Stewart v. Walker

Annotate this Case

597 N.E.2d 368 (1992)

Beve STEWART, Appellant-Plaintiff, v. James A. WALKER, Hawkeye Security, and Nationwide Mutual Insurance, Appellees-Defendants.

No. 43A05-9109-CV-299.

Court of Appeals of Indiana, Fifth District.

August 19, 1992.

Rehearing Denied October 16, 1992.

*369 Robert W. Miller, Miller & Miller, Elkhart, for appellant-plaintiff.

James F. Groves, Hardig, Lee & Groves, Robert J. Palmer, Arthur A. May, May, Oberfell & Lorber, South Bend, for appellees-defendants.


In a collision between the vehicles of BeCraft and uninsured motorist Walker, BeCraft's passenger, plaintiff-appellant Beve Stewart, was injured. That was on May 8, 1987. On May 4, 1989 Stewart filed a complaint in Elkhart Superior Court against Walker. On June 30, 1989 that *370 court, the Honorable Stephen Platt, entered a default judgment against Walker and simultaneously awarded Stewart $80,000 in damages.

Thereafter, Stewart sought satisfaction of judgment from defendants-appellees Nationwide Mutual Insurance Company and Hawkeye Security. Stewart held a policy with $100,000 worth of uninsured motorist insurance from Hawkeye. BeCraft had $25,000 worth from Nationwide. After both insurers refused to pay, Stewart filed for a declaratory judgment as to their obligations. On motion by Nationwide, the case was venued to Kosciusko County.

The parties filed affidavits, memoranda, and stipulations, including that Walker was at fault for the collision, that the Nationwide coverage was primary, and that Nationwide had made medical payments for Stewart. Each then moved for summary judgment. Stewart contended the insurers were bound by the default judgment. Hawkeye argued that although it had received from Stewart a copy of the complaint filed against Walker, Stewart failed to advise it when service of process was made on Walker, thereby depriving Hawkeye of its rightful opportunity to intervene in Stewart's suit against Walker, and that Stewart's stating in the letter accompanying the copy of the complaint "as this matter proceeds, I will keep you advised at all times" created a promissory estoppel. Nationwide raised three defenses from the terms of the insurance policy it sold to BeCraft, arguing that Stewart: (1) obtained the judgment against Walker without Nationwide's consent; (2) did not meet the policy's time limit for filing suit against Nationwide; and, (3) did not send Nationwide a copy of the summons and complaint filed against Stewart.

The Kosciusko court found there was no genuine issue of fact, and rejected Nationwide's argument that Stewart had not brought his action against it within the time limit set out in its policy. The remainder of the lower court's order is less clear to us. Although it is certain that the upshot was to set the case for trial on the amount of Stewart's damages, we are unsure about the trial court's reasoning. Although the order was not phrased in terms of granting or denying any of the three motions for summary judgment, it seems best interpreted as having denied all three.[1]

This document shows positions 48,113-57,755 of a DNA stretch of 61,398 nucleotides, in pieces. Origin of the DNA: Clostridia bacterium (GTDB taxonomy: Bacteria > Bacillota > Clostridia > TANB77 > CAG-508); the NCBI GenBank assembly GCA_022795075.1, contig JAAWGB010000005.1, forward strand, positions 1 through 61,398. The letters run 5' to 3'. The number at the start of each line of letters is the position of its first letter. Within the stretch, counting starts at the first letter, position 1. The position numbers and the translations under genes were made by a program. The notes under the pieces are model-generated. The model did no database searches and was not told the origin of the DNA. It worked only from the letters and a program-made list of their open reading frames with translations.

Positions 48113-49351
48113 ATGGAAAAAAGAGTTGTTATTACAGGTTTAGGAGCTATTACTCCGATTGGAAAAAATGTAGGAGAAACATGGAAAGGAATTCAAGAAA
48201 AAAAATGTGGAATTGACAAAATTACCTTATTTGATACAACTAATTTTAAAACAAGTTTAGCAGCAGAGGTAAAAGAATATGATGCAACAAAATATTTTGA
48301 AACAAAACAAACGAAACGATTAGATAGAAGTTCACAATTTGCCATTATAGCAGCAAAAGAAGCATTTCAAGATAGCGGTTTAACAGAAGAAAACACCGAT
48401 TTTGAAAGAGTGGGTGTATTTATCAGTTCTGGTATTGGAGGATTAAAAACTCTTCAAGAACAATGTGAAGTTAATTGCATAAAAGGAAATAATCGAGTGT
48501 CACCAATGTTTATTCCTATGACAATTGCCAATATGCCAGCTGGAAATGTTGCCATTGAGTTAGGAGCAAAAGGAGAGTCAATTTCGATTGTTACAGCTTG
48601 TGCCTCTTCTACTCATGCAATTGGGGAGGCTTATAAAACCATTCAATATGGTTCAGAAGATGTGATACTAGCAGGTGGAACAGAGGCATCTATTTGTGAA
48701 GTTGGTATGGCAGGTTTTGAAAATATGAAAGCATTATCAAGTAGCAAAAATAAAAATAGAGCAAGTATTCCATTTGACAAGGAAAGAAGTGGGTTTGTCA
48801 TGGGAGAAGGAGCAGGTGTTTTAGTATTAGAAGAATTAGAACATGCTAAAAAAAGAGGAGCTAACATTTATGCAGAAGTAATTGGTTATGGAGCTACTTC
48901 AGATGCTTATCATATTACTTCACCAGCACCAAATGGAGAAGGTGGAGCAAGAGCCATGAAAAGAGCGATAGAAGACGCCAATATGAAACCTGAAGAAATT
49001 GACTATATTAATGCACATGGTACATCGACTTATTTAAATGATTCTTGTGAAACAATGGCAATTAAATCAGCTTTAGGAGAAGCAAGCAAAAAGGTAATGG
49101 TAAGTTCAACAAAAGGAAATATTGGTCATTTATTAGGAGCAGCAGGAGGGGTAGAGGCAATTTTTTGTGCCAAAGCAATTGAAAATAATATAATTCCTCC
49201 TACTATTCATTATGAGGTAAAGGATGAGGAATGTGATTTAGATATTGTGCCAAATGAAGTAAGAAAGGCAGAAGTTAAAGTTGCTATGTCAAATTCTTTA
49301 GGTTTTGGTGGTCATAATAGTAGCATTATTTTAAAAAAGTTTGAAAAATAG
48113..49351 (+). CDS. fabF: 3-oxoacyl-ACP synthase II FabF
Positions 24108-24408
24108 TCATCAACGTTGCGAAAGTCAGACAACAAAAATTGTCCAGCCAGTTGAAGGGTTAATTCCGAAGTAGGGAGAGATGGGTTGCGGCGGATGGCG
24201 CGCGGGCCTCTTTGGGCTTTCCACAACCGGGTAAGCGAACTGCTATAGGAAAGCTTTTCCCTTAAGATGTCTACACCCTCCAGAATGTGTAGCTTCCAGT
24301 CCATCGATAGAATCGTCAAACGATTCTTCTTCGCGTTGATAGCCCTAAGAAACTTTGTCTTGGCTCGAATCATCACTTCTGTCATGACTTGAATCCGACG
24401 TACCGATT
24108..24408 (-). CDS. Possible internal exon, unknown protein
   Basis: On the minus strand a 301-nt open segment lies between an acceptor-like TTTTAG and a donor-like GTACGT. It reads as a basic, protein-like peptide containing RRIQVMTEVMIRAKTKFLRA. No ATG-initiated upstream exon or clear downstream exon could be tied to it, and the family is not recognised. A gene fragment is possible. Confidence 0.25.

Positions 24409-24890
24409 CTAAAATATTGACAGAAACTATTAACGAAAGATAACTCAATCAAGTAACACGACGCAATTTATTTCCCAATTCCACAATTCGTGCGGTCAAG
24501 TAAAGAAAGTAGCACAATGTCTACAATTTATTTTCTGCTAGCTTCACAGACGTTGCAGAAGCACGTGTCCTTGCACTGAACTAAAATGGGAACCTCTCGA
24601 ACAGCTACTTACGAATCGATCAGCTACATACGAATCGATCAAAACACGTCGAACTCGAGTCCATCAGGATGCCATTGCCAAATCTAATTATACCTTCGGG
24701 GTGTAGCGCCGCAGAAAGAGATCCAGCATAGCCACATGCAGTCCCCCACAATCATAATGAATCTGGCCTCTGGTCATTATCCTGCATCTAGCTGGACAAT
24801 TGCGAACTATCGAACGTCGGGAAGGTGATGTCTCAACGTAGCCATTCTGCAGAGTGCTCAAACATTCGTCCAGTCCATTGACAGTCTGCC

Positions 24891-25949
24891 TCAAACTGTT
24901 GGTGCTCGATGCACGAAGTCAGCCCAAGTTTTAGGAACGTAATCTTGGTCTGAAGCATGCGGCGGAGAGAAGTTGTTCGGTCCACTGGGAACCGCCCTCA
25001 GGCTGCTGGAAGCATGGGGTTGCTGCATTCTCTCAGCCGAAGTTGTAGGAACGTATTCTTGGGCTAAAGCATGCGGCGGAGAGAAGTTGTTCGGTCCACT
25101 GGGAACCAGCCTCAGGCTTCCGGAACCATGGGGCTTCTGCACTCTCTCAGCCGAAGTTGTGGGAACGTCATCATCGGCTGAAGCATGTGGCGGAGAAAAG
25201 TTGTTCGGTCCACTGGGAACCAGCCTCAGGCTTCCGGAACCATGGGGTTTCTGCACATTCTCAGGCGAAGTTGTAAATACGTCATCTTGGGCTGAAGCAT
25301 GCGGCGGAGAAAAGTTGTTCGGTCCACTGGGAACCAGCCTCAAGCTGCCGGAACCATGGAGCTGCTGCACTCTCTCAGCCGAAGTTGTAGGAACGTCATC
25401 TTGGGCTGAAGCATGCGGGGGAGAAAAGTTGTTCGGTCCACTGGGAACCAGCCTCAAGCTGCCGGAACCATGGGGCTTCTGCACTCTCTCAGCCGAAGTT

However, our difficulty in discerning the trial court's theory poses no difficulty, because "on appellate review the trial court's judgment will be affirmed if sustainable on *371 any theory or basis found in the record." Havert v. Caldwell (1983), Ind., 452 N.E.2d 154, 157, reh'g denied. That doctrine applies in summary judgment cases. Id. This case presents no question of fact; therefore our task is to determine whether the trial court correctly applied the law to the undisputed facts. See Connell v. American Underwriters, Inc. (1983), Ind. App., 453 N.E.2d 1028, 1029, trans. denied.[2]


Where a plaintiff with uninsured motorist coverage sues an uninsured motorist without naming the insurer as a party defendant, Indiana law allows the insurer to intervene to protect its interests, because the judicial economy in avoiding multiple lawsuits outweighs the conflict of interest created by such intervention. Vernon Fire and Casualty Ins. Co. v. Matney (1976), 170 Ind. App. 45, 47-52, 351 N.E.2d 60, 63-65; see also Indiana Ins. Co. v. Noble (1970), 148 Ind. App. 297, 265 N.E.2d 419, trans. denied; but cf. Snodgrass v. Baize (1980), Ind. App., 405 N.E.2d 48, reh'g denied 409 N.E.2d 645. The dispute between Hawkeye and Stewart is whether Hawkeye had adequate and timely notice of Stewart's suit against Walker such that Hawkeye could have intervened.

Matney, citing Noble, sets out four procedural options for a plaintiff suing an uninsured motorist:

1. Sue the insurer directly without joining the motorist as a party defendant. 2. Sue the insurer and the motorist as party defendants. 3. Sue the motorist alone but give notice of the suit to the insurer. 4. Sue the motorist alone but give no notice to the insurer.

Under options one or two, the insurance company is bound by the outcome; that is "axiomatic." Matney, 170 Ind. App. at 49, 351 N.E.2d at 63. Under option four, the insurance company plainly is not bound. Id.